RECORD: Darwin, C. R. 1883. [Letter to Octavius March, 1875]. In Henry Colley March, Darwinism and the evolution of man. 2d ed., enlarged and revised. London: John Heywood, p. 23.

REVISION HISTORY: Transcribed and edited by John van Wyhe 10.2022. RN1

NOTE: See record in the Freeman Bibliographical Database, enter its Identifier here.

This letter and correspondent were not previously known. Henry Colley March (1838-1916) was a physician and archaeologist who introduced the concept of the skeuomorph in 1889. Octavius March, possibly a relation of Henry Colley March, has not been identified but there was an Octavius March in Middlesex, a solicitor and inventor.

[page] 23

The couvade is a curious custom by which, when a mother gives birth to a child, the father goes to bed and is waited upon. It is practised in South America, in Greenland, Kamskatka, West Yunnan, Borneo, in the North of Spain, in Corsica, and in the South of France. Mr. Octavius March wrote to Mr. Darwin in 1875, asking him whether, in connection with the fact that male mammals possess mammæ, he thought it possible that the couvade had its origin in an early habit of the male sex to take part in the nourishment of the offspring. Mr. Darwin replied as follows. "The couvade has always seemed to me the most extraordinary of all the odd customs followed by man. Your idea is new to me, and very ingenious; but I do not think that it can be admitted, as the period when male mammals suckled their young must have been so immensely remote, seeing that rudimentary mammæ are common to all orders, including the marsupials."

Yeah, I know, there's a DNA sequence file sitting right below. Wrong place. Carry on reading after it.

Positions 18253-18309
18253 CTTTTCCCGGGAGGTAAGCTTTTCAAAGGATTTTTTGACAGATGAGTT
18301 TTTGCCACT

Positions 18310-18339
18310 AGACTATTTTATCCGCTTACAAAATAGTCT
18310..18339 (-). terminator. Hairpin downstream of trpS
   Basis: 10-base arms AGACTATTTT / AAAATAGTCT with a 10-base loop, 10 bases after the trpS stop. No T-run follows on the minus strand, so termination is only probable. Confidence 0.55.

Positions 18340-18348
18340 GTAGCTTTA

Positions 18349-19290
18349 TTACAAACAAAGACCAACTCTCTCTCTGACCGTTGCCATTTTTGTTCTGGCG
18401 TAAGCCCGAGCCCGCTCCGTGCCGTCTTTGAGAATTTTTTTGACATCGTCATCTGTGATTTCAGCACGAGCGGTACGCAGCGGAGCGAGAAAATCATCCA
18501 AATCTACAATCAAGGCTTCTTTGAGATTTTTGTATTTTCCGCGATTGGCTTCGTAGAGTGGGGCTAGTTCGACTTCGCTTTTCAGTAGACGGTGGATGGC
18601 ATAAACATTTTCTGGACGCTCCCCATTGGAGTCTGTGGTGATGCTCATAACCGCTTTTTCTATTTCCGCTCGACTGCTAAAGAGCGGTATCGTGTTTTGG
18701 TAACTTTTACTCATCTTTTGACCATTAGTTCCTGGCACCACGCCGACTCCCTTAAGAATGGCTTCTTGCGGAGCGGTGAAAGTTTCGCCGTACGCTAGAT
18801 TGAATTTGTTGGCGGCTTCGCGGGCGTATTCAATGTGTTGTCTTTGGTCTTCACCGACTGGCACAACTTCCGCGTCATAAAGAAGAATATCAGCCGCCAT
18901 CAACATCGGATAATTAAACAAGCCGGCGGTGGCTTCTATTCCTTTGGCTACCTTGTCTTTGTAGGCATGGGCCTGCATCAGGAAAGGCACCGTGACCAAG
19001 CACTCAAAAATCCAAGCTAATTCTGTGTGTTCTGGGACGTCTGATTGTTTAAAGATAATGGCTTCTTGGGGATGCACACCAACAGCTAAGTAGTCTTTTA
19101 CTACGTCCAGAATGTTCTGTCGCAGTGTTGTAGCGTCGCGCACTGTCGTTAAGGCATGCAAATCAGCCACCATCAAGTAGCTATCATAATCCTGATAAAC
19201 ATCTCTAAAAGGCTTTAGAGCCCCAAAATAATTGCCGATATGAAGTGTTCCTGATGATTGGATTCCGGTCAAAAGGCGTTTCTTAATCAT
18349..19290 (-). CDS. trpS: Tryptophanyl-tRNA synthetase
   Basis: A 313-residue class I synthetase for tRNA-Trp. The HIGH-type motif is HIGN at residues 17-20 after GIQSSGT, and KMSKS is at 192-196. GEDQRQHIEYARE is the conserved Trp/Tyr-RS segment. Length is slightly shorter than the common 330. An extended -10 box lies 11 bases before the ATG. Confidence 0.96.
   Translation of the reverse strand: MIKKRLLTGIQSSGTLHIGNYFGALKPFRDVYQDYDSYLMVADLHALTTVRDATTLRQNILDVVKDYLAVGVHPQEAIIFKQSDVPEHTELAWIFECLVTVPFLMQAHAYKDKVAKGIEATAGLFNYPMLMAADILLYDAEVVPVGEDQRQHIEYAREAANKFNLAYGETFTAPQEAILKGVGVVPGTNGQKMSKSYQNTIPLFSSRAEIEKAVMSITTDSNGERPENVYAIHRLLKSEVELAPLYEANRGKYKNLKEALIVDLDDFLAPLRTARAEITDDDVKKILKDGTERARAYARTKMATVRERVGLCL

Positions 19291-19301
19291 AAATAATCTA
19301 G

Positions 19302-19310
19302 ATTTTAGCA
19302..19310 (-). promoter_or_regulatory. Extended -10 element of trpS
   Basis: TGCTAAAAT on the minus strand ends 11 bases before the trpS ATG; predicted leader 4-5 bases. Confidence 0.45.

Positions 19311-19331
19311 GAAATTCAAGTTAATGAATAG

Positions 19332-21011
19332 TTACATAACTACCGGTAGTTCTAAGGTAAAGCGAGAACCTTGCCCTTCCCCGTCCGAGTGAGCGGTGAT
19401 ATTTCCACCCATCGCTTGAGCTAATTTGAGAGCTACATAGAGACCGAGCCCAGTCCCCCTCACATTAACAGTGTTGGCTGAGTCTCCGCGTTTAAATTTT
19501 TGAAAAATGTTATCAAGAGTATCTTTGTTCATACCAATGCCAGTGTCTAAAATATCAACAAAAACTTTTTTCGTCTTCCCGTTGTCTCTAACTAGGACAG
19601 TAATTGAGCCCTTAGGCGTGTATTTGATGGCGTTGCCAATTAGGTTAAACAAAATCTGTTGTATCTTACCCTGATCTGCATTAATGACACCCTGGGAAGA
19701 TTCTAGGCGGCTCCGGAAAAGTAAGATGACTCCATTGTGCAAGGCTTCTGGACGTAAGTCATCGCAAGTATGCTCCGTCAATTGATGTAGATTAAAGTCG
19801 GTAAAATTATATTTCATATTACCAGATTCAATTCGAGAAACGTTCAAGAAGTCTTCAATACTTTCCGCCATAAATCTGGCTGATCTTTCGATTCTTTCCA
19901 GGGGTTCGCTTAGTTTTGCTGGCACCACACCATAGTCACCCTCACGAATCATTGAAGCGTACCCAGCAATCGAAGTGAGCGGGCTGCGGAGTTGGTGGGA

Neither correspondent seems to have known that in some African villages, as attested by Livingstone and other travellers, elderly men with well-developed mammæ are employed as wet nurses in suckling the young.

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